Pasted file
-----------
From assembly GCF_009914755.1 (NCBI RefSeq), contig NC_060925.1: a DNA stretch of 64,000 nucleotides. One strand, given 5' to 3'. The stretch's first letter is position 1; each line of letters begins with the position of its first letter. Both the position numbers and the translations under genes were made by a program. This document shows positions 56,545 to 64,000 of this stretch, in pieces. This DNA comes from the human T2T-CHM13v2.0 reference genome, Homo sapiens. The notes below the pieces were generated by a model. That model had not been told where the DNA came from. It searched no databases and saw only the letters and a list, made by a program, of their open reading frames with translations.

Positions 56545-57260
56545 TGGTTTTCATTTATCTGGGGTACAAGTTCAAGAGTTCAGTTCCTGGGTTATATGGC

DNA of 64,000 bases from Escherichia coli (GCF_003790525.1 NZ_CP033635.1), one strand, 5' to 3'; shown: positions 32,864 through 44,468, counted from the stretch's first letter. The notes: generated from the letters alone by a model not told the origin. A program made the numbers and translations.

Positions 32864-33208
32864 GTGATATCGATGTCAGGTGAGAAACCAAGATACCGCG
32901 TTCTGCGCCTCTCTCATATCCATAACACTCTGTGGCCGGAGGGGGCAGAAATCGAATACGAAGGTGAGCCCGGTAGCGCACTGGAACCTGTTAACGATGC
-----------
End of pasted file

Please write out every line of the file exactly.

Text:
From assembly GCF_009914755.1 (NCBI RefSeq), contig NC_060925.1: a DNA stretch of 64,000 nucleotides. One strand, given 5' to 3'. The stretch's first letter is position 1; each line of letters begins with the position of its first letter. Both the position numbers and the translations under genes were made by a program. This document shows positions 56,545 to 64,000 of this stretch, in pieces. This DNA comes from the human T2T-CHM13v2.0 reference genome, Homo sapiens. The notes below the pieces were generated by a model. That model had not been told where the DNA came from. It searched no databases and saw only the letters and a list, made by a program, of their open reading frames with translations.

Positions 56545-57260
56545 TGGTTTTCATTTATCTGGGGTACAAGTTCAAGAGTTCAGTTCCTGGGTTATATGGC

DNA of 64,000 bases from Escherichia coli (GCF_003790525.1 NZ_CP033635.1), one strand, 5' to 3'; shown: positions 32,864 through 44,468, counted from the stretch's first letter. The notes: generated from the letters alone by a model not told the origin. A program made the numbers and translations.

Positions 32864-33208
32864 GTGATATCGATGTCAGGTGAGAAACCAAGATACCGCG
32901 TTCTGCGCCTCTCTCATATCCATAACACTCTGTGGCCGGAGGGGGCAGAAATCGAATACGAAGGTGAGCCCGGTAGCGCACTGGAACCTGTTAACGATGC